Advent 2012


Then he [Jesus] went down to Nazareth with them and was obedient to them. But his mother treasured all these things in her heart.  And Jesus grew in wisdom and stature, and in favor with God and man. (Luke 2:51-52 NIV)

Butterflies Mag JPEG

Trust and Obey

With little thought about the lessons of obedience they are enforcing, our parents steered us from harmful situations when we were creeping babies. They continued with their training as we progressed through the toddler years, re-enforcing rules and preparing us for school.

Teachers then joined in the development of our obedience and respect for authority through expecting completion of assignments as well as through exams.

By the time we reached adulthood, we understood the importance of following rules and the necessity of accountability. We also knew there would always be someone in authority over us that had the right to demand proper conduct from us.

As our example, Jesus also had to learn obedience. He didn’t leap from the babe in the manger to the Miracle Man. He grew in wisdom and stature, and in favor with God and man (Luke 2:52) in much the same way the rest of us have. First, He learned to obey His earthly father. Joseph taught Jesus carpentry, Jewish customs, and the laws of Moses.

By the time Jesus was twelve-years old, He knew the importance of God’s law and stumped the scholars of His day (Luke 2:41:49). He had the desire to be about His Father’s business and to teach the true word of God. But He understood the necessity of obeying His earthly father.

When Jesus became a man and entered His ministry, He spoke often about the importance of obeying the Father. Jesus said, “Anyone who loves me will obey my teachings” (John 14:23).

True love stimulates obedience like nothing else. Many other aspects of life spur obedience like fear, the promise of rewards, and respect, but nothing delights God more than obedience through love.

How about you? What drives you to obedience?

See you in a twinkling,

Brenda K. Hendricks

Day 24

The Most Amazing Thing about Jesus…

 Jesus did many other things as well. If every one of them were written down, I suppose that even the whole world would not have room for the books that would be written. (John 21:25 NIV)

In the past two thousand years, there have been scores of books written about Jesus Christ. But none of them have recorded anything new that Jesus had done while He walked the dusty paths of Judea. It has been enough for humanity to consider what has already been recorded about Him. Still, can you imagine the many miracles and teachings He had done in just three years which compelled the Apostle John, an eyewitness, to write the above verse? The world couldn’t hold the books if everything Jesus had done had been written down.

That is an amazing thing indeed. But it’s not the most amazing thing about Jesus.

Microscopic CreaturesTo Die For?

Microscopic Creatures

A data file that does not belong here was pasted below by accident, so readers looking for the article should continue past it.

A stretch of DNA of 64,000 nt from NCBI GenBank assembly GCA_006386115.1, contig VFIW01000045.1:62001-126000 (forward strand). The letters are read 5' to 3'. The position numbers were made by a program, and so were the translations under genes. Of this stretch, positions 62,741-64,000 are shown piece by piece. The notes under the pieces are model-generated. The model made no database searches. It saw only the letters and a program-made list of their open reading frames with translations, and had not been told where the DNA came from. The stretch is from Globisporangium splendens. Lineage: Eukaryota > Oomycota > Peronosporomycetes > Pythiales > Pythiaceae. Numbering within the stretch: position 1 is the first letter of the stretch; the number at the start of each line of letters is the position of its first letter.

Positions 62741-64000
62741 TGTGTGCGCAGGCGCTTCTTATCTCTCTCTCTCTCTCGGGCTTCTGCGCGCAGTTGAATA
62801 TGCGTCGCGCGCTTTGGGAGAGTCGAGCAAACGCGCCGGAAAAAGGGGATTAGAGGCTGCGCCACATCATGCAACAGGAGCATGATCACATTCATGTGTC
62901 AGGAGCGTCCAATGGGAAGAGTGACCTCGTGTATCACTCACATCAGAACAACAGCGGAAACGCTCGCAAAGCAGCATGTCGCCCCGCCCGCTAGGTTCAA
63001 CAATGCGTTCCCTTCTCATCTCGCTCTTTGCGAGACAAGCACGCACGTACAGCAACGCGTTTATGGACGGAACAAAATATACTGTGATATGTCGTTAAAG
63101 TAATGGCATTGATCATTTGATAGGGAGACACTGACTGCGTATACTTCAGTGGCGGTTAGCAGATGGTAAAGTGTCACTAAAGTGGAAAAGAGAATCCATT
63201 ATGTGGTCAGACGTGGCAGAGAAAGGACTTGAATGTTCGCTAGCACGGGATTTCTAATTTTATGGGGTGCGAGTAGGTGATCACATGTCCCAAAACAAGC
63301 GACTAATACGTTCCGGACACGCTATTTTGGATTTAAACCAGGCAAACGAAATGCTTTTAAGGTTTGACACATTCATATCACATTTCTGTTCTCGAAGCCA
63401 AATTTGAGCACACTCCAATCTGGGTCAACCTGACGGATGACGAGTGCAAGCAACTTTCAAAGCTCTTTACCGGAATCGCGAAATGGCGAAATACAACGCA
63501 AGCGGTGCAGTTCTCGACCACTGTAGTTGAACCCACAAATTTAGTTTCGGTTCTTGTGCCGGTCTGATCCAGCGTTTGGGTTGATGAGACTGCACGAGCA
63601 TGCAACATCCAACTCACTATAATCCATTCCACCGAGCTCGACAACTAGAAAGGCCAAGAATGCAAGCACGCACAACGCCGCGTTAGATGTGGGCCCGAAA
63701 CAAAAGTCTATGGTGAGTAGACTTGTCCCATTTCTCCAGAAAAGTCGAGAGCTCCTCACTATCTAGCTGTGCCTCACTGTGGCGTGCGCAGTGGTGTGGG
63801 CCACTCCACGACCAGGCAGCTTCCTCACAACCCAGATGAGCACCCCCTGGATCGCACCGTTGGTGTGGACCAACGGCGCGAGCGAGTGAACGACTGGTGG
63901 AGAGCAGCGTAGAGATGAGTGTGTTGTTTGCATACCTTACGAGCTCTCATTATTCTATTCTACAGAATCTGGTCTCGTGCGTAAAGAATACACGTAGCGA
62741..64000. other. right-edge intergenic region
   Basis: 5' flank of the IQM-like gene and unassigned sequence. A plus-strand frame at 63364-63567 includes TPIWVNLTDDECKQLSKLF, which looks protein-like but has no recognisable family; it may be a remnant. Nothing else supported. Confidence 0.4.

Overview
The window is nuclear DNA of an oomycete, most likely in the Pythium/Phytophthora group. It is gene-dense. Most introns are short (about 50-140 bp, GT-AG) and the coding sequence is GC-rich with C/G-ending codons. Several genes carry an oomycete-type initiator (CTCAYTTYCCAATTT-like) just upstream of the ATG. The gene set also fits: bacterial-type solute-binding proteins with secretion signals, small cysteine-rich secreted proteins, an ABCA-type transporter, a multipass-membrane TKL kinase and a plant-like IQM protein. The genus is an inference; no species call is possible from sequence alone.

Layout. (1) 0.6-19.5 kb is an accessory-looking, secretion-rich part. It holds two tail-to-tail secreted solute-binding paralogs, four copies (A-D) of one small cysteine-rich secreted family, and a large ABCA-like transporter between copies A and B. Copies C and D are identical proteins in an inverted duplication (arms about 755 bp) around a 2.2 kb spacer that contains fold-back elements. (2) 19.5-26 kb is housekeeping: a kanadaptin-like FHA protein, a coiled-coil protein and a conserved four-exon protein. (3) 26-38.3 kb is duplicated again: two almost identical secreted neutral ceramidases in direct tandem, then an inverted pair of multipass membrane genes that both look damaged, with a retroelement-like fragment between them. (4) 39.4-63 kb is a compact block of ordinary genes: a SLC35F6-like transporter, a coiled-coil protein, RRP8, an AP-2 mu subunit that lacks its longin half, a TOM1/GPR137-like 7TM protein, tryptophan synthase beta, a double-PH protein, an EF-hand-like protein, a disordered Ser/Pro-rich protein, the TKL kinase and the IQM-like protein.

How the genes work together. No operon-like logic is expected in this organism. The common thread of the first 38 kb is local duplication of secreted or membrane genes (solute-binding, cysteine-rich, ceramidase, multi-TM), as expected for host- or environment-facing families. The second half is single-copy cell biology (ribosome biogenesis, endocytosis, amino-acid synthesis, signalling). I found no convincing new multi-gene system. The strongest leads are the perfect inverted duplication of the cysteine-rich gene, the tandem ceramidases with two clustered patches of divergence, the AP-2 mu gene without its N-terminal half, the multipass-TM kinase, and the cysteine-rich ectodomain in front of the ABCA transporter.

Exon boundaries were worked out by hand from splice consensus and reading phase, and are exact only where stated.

To Die For?

Jesus was God incarnate…God in the flesh. That’s like you or me becoming an ameba to save a world of microscopic, single-cell creatures who know and care nothing about us. Imagine giving up all the freedom and vast array of abilities you have to become a microscopic, single-cell creature. Imagine those creatures wanting to make you their political leader, then turning against you when you refuse the office. Imagine them spitting on you, beating you, and torturing you to death. Imagine coming back to life in their realm to show them your authority and having them reject you still. Imagine doing all that knowing beforehand what would take place. That’s what Jesus did when He came to earth as a man.

Incomprehensible? Yes, but it’s not the most amazing thing about Jesus.

From the beginning, Jesus was with God and in fact, was God. By Him and for Him all things were created. Jesus is the Light of the world. In Him there is no darkness. In Him is life from which all living things generate their existence.

This knowledge is unattainable to us, yet it is not the most amazing thing about Jesus.

Jesus Loves Even Me

Jesus Loves Even Me

Even if I had been the only person in the universe throughout all history that believed and accepted God’s gift of salvation, Jesus would have come to earth to take on the sins of the entire human race. Although I am at times ungrateful…although I am most unworthy…although I was hopeless…although I have done nothing to deserve it nor can do nothing to repay Him for it…although I was like a dead carcass along the road, yet Jesus loves me.

That’s the most amazing thing about Jesus.

How about you? Does Jesus love you that much? Oh yes, He does!

See you in a twinkling,

Brenda K. Hendricks

Day 23


For God so greatly loved and dearly prized the world that He [even] gave up His only begotten (unique) Son, so that whoever believes in (trusts in, clings to, relies on) Him shall not perish (come to destruction, be lost) but have eternal (everlasting) life. (John 3:16 AMP)

Celebrating Life Eternal  4 WebLove? Who can define it?

One reason love is so difficult to define is because there are so many levels and types of this affection we label love. Another reason is it has lost its significance as society has claimed it as a descriptive word for almost everything from appliances to zumba.

Nevertheless from Love Story’s “Love means never having to say you’re sorry” to Precious Moments’ “To feel warm, secure, and wanted is to feel love,” slogans everywhere attempt to clarify it meaning. Maybe if we put them all together, we’d get some sort of an inclination of the real thing. For me, a sense of belonging to and being valued comes into play as well as a desire to meet the other person’s needs as best I can.